uniqueness that is not achievable by means of machines. Perhaps I am
a bit of a dinasaur only using hand skill methods of manufacture, the
only electric driven machines in my workshop are a lathe, two pendant
drills, a polishing motor, a scratch brush unit and an ultrasonic
cleaner. I use oxy/propane for soldering and a propane gas kiln for
enamelling. All other tools are purely hand tools. Please take a look
at my section of the orchid gallery

http://www.ganoksin.com/orchid/jmdesign.htm

to see my style of work. I am sure that CAD/CAM has its place in
modern manufacturing, but I have an idea that it will kill off the
need for hand skills in the future. I do not think we can compete
with the low costs this new technology creates when producing the low
cost items. I know of many jewellery companies over here in the UK
that have ceased trading in the past year, many of our jewellery
stores now purchase their stock jewellery from manufacturers who have
factories in India and China. These factories can produce jewellery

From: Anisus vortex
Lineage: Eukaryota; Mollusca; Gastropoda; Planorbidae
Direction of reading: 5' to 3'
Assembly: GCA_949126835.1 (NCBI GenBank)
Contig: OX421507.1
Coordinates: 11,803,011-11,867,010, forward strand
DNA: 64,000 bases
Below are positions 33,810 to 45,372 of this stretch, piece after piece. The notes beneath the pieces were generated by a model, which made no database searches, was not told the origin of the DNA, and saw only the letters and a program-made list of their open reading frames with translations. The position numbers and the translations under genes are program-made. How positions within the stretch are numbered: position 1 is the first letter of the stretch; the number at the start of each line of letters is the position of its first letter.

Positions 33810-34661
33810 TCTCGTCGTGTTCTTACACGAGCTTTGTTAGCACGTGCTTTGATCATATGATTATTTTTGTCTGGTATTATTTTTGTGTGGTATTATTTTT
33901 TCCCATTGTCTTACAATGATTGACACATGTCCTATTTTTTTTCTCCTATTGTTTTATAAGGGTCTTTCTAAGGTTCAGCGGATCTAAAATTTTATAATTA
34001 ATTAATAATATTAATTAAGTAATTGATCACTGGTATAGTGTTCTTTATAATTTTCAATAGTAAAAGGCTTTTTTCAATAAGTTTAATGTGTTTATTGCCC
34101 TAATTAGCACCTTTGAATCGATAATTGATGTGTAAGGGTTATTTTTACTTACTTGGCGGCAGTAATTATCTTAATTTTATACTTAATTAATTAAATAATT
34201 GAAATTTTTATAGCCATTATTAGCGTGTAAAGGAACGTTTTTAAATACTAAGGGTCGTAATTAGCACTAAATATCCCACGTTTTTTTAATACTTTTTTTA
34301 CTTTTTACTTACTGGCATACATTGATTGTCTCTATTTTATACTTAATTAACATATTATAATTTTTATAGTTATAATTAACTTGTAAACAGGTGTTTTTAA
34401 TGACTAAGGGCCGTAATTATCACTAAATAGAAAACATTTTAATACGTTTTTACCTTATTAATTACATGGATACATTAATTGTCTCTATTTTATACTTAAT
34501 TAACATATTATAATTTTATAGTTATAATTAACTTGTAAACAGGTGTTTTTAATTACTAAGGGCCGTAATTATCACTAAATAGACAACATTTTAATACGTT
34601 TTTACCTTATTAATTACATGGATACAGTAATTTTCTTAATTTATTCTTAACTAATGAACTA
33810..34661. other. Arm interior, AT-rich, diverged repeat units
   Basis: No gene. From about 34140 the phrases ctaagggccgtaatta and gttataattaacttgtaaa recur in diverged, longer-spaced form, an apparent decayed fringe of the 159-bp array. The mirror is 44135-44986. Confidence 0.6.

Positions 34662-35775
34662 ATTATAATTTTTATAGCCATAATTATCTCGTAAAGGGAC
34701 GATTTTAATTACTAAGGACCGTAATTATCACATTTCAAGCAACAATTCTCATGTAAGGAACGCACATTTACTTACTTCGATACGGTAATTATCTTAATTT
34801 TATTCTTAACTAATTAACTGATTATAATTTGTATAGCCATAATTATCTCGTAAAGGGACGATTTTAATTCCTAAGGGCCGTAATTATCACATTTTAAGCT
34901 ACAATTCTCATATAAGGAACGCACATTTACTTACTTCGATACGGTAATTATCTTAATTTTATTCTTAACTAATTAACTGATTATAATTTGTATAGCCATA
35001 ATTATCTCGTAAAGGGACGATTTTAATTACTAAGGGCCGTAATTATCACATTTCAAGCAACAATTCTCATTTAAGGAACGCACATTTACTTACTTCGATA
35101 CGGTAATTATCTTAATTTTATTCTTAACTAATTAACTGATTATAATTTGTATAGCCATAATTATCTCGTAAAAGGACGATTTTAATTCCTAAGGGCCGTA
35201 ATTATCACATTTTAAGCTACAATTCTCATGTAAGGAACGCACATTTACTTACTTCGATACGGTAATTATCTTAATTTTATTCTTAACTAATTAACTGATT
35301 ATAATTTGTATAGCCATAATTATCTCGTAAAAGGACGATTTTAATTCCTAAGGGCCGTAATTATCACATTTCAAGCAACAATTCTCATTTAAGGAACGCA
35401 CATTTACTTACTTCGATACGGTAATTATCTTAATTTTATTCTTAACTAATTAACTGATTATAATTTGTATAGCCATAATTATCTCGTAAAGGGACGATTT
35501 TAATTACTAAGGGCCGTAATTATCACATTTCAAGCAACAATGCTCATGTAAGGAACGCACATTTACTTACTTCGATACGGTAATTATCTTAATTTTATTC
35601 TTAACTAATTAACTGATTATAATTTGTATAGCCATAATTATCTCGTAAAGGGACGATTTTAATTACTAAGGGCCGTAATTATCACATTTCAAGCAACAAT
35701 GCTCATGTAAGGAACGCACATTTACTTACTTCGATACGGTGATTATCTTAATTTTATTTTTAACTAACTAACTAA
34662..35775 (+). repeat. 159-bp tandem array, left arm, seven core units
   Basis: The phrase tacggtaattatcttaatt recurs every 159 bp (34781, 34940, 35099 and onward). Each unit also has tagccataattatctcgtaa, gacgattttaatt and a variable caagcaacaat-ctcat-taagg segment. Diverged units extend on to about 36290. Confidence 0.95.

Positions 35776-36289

at a cost that is little above the raw material costs. With our
taxes, cost of materials and minimum wages here in the UK, we can not
compete with the low price that these factories are selling their
finished products. The other downside of the closure of some well
established UK workshops is that there will be no new apprentices
being trained. One last piece of is that the company
where I was apprenticed, which has been in the precious metals
business since 1834, closed its last workshop last year. When I was
an apprentice back in 1961 this company employed 98 workers, these
were goldsmiths, silversmiths and allied trades. There were 20
apprentices employed at its peak in the company, we had apprentices
in silversmithing, polishing, hand engraving, antique restoration,
guilloche engine turning and goldsmithing. I am glad to be at the
twilight of my career, it must be frustrating for anyone trying to
find a position in a company that will train an apprentice. I have
trained two apprentices in my time, I hope they are still working in
the trade, but I am not sure.

Peace and good health to all
James Miller FIPG